Incorporated just three weeks ago, Florida?s Orlando Venture Capital Inc. is already planning the launch of a $25 million early-stage emerging technology fund. Set to be capitalized by local investors, the fund will navigate through the laser and electro-optics technologies inside the region?s Department of Defense laboratories and the University of Central Florida?s Center of Research Education and Optical Lasers.
“Orlando is no longer just a citrus community,” said Gerry Nolan, president and chairman of Orlando Venture Capital. “The fundamentals are there. This place is ground zero for defense department simulation, electro-optics and the entertainment industry.” Nolan is the former vice president for the Economic Development Commission of Mid-Florida and Orlando Regional Chamber of Commerce.
Indeed, in recent years Central Florida has experienced a quiet boom in venture investment as fund-raising efforts have risen to keep pace with the area?s burgeoning number of venture-backed companies.
In mid-December, Orlando?s WebVestors Equity Partners LP held a $20 million first close on its debut early-stage venture fund, while in June, BPI American Opportunities Fund LP closed a $100 million vehicle. Most active in the area, however, is Military Commercial Technologies Inc. (Milcom), a three-year-old Maitland, Fla.-based military technology incubator that listed its first portfolio company, Triton Network Systems Inc., on the Nasdaq last year.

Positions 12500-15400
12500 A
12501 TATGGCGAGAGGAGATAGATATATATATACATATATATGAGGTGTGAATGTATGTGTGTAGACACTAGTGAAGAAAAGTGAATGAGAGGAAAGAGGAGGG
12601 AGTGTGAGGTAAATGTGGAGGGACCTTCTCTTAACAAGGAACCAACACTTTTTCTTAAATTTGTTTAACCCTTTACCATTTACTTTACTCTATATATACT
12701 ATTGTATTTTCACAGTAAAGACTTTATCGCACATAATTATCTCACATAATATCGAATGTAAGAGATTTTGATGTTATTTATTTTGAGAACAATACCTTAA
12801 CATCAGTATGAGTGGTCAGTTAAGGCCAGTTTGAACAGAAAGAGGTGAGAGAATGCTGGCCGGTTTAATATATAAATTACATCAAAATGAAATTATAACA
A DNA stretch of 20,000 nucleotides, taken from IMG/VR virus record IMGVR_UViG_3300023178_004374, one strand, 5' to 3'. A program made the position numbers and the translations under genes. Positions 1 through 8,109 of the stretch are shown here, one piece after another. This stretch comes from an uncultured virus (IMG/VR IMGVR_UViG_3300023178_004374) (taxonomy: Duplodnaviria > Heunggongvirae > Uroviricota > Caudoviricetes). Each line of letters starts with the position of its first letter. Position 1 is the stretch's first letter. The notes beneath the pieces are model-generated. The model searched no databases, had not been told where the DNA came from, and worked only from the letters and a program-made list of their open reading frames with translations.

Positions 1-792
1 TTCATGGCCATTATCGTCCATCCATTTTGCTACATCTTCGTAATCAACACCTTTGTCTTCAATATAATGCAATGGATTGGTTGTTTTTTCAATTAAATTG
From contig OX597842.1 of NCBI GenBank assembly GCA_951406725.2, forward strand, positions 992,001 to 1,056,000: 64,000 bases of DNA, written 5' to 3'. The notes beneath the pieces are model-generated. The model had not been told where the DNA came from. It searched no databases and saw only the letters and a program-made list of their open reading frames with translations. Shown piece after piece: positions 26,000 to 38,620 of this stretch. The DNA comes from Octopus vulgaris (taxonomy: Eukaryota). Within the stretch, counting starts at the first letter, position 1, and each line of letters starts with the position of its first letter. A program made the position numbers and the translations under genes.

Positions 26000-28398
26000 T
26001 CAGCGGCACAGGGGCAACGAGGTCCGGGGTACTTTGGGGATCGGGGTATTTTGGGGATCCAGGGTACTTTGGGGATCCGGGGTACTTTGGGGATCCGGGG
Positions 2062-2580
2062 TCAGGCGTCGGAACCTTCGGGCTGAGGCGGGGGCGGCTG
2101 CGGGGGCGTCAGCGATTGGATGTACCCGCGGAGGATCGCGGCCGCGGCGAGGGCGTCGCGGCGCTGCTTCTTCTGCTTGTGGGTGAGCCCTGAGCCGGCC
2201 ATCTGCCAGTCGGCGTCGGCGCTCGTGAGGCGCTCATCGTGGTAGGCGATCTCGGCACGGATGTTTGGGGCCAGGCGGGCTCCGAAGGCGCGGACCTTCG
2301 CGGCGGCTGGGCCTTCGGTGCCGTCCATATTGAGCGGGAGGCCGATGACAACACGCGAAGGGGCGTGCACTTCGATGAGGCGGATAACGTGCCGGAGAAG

According to our VentureXpert database, 19 area companies last year raised $301.01 million from venture investors. Year-to-date, AuthenTec Inc., a provider of personal security and identification technology, and content-on-demand software maker Digital Owl.com have closed on an additional $31.1 million of venture capital investment. DigitalOwl.com is the first Florida portfolio company of DraperAtlantic, the regional affiliate of Silicon Valley?s Draper Fisher Jurveston.
“Ideas and concepts and clusters are here. The firm is designed to capture some of that deal flow,” Nolan said.
Although the fund is not projected to close for another 18 months, it should have its board in place by June 1, Nolan said. At that point, Orlando Venture Capital will take on the role of a conduit ? matching local companies with venture dollars through its local partners and sourcing deals and accessing technology for interested investors.
“Orlando Venture Capital is positioning itself to be a free agent in the marketplace? looking for people and looking for opportunities in the community,” Nolan said.
Contact Carolina Braunschweig.